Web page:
Dave Seddon's match verdict: Preston North End 2 Newcastle United 1

Paul Gallagher fires home his and Preston's second penalty against Newcastle United at Deepdale
Paul Gallagher fires home his and Preston's second penalty against Newcastle United at Deepdale

The penalty spot was central to Preston North End’s welcome victory over Newcastle United – their first over the Magpies for nearly 40 years.

Paul Gallagher found the net twice from the circle of whitewash in front of the Alan Kelly Town End.

Preston midfielder Alan Browne goes to ground under a challenge from Matt Ritchie

Preston midfielder Alan Browne goes to ground under a challenge from Matt Ritchie

Redemption had earlier come the way of Declan Rudd at the Bill Shankly Kop end of Deepdale when he saved a penalty from Migi Almiron.

Having been beaten by Jonjo Shelvey’s long range free-kick when he shouldn’t have been, Rudd denying Almiron altered the destiny of this pre-season friendly.

Had Almiron scored, the Magpies would surely have gone on to win and sent home their travelling fans in a damn sight happier mood than they in fact left Lancashire.

Instead, Gallagher’s two penalties in the space of 11 minutes swung the contest in North End’s favour and saw them conclude pre-season with a win.

Jonjoy Shelvey gives Newcastle the lead against Preston with a free-kick

Jonjoy Shelvey gives Newcastle the lead against Preston with a free-kick

Although friendly results count for nothing in the long run, victory was both welcome and much-needed for PNE.

They hadn’t exactly shone in the previous three games, defeats to Southampton and Fleetwood sandwiching a draw with Accrington.

The mood among a section of the fans was also a touch flat due to the current impasse in the transfer market.

So a win in Saturday’s rain was not to be sniffed at, even if it will soon be forgotten as thoughts turn to the season’s opener at Millwall.

PNE striker Sean Maguire splashes through a challenge with Newcastle's Paul Dummett

PNE striker Sean Maguire splashes through a challenge with Newcastle's Paul Dummett

Events for Rudd showed how fortunes for a keeper can ebb and flow in the space of a few minutes.

Rudd would have felt good about himself after making a fine reaction save with his left foot from a Shelvey shot which had taken a big deflection.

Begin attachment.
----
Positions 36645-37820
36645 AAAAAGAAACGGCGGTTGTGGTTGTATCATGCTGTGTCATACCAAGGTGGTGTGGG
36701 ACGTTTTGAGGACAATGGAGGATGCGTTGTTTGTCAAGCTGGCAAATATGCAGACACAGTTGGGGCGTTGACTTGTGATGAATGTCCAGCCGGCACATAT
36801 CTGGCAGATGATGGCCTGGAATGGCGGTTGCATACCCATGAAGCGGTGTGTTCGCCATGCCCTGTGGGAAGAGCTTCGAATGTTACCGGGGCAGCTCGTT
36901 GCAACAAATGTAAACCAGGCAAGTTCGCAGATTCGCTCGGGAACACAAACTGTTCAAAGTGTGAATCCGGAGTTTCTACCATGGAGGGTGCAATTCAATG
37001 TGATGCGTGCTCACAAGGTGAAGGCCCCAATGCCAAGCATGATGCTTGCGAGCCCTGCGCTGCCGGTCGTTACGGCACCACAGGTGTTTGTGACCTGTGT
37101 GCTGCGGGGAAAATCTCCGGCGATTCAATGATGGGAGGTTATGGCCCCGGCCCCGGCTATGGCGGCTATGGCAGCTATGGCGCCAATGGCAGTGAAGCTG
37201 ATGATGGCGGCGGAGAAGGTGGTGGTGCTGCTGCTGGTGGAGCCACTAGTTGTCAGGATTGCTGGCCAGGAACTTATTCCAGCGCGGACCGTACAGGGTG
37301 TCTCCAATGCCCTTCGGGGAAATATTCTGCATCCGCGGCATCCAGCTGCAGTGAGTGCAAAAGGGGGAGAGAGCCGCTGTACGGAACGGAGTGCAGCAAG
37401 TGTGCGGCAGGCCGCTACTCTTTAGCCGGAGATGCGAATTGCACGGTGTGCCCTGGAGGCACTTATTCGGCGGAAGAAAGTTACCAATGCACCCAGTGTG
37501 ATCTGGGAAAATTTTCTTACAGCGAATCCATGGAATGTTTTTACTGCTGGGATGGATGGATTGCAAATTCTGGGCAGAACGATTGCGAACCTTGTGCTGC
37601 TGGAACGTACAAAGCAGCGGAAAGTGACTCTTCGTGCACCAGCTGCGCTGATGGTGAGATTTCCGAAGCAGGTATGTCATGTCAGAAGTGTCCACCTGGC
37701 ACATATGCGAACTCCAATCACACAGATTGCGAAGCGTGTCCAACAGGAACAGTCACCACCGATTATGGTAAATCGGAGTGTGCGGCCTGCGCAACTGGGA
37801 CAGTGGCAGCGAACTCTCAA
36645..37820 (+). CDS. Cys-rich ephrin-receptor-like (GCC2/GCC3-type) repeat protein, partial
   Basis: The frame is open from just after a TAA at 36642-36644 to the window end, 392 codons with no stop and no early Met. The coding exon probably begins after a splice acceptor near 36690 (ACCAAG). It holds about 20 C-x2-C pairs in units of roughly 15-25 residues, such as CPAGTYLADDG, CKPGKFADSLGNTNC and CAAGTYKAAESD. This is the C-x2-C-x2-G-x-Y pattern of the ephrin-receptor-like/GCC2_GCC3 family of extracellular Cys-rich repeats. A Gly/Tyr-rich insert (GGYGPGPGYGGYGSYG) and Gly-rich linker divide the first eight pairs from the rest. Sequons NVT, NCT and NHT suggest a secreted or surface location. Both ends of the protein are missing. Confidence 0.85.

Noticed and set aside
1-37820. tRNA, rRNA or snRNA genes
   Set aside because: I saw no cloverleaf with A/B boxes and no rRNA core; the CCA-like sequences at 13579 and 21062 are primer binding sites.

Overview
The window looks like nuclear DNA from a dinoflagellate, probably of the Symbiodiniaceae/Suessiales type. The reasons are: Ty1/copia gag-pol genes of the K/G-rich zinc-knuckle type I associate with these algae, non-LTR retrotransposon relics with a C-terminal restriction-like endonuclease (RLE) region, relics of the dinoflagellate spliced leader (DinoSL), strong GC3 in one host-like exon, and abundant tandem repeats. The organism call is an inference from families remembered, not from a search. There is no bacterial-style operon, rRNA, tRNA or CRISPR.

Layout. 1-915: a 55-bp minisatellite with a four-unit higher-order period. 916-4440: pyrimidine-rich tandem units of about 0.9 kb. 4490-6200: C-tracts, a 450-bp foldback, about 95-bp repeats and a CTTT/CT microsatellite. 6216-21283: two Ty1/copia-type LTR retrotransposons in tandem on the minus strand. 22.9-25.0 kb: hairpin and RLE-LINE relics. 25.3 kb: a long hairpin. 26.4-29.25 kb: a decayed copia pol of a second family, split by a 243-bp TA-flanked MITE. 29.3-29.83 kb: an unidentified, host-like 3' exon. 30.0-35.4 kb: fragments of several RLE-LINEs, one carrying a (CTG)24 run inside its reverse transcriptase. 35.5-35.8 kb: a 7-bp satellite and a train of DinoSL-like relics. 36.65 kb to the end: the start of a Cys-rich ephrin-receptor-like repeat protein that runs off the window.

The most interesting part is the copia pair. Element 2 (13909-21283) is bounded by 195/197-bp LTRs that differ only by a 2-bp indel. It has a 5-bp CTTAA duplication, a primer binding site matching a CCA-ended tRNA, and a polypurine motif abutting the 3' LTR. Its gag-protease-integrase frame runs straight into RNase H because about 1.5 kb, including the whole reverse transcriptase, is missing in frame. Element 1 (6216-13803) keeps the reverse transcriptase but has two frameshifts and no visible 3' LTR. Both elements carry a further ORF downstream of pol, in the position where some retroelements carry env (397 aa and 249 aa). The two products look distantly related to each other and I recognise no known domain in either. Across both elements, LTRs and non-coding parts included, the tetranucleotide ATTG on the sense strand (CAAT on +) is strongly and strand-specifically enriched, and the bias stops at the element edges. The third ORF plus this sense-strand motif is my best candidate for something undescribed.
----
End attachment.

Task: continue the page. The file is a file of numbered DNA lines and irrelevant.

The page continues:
When a few minutes later Shelvey’s 30-yard free-kick was to deceive him and loop into the net off his hand, the No.1's mood would have dipped.

Back up it shot a minute into the seccond half when Rudd got to Almiron’s spot kick to parry away.

Paul Gallagher is congratulated by Alan Browne after scoring Preston's second goal against Newcastle

Paul Gallagher is congratulated by Alan Browne after scoring Preston's second goal against Newcastle

Step forward Gallagher to show his Toon counterpart how to do it better.

Will it be Rudd or Connor Ripley who starts at Millwall? Until recently, I would have wagered on it being Ripley.

But it looks like Rudd has edged back in front if we are to take Friday and Saturday’s team selection as a guide.

The side which lined-up against Newcastle won’t be far off the one which starts at the Den next weekend. Friday night’s team for the defeat at Fleetwood didn’t quite have the same strength.

Another scenario would be a new goalkeeper coming in but assuming things stay as they are this week, the clever money would be on Rudd.

The Magpies have proved unlucky for Preston down the years, the last time PNE beat the Geordies being in the old Second Division in August 1979.

It’s been eight for sorrow and one draw since then in competitive meetings, so some satisfaction had to be taken from this win even with its friendly status.

Arranged at little more than a week’s notice, the game served a useful purpose for both sides.

Preston boss Alex Neil was able to split his squad between this game and the Fleetwood trip, pushing 20 players through 90 minute run-outs.

Neil had craved a work-out against a Premier League side, with him of the view that the original friendly schedule had looked a little under-done.

He’ll have been impressed with the performances of Tom Clarke, Andrew Hughes, Alan Browne and Patrick Bauer in particular, while realising that there’s attacking work to do.

For Newcastle, this was a first game back on English soil after a trip to China.

Steve Bruce had a look at 20 of the players he’s inherited in taking the Toon job. Their £40m record buy Joelinton won’t forget his Newcastle debut in a hurry.

The Brazilian striker won a penalty, gave one away and got soaked by the Preston rain in his 45 minutes on the pitch.

Shelvey broke the deadlock in the 39th minute, Browne’s trip on Fabian Schar - who had galloped forward from deep in his own half - giving away a free-kick.

From distance Shelvey drove it right-footed, Rudd getting a glove to it but seeing the ball spin back behind him into the net.

Bauer’s trip on Joelinton brought Newcastle a 46th minute penalty, Rudd diving to his right to parry Almiron’s effort from 12 yards.

PNE were back in it at the hour mark, Clarke’s cross from side of the box striking Jamie Sterry on the arm.

Sterry did appear to move his arm away from his body to block and referee Michael Salisbury pointed to the spot.

Gallagher went low to the keeper’s right to score and got to step up again soon after.

Joelinton clipped Bauer as they moved to meet Clarke’s knockdown. Gallagher this time went for the other side and was just as successful.

Rudd preserved the lead by saving from Jack Colback in a one-on-one, while Brad Potts put a chance for North End over the bar with the last kick of the game.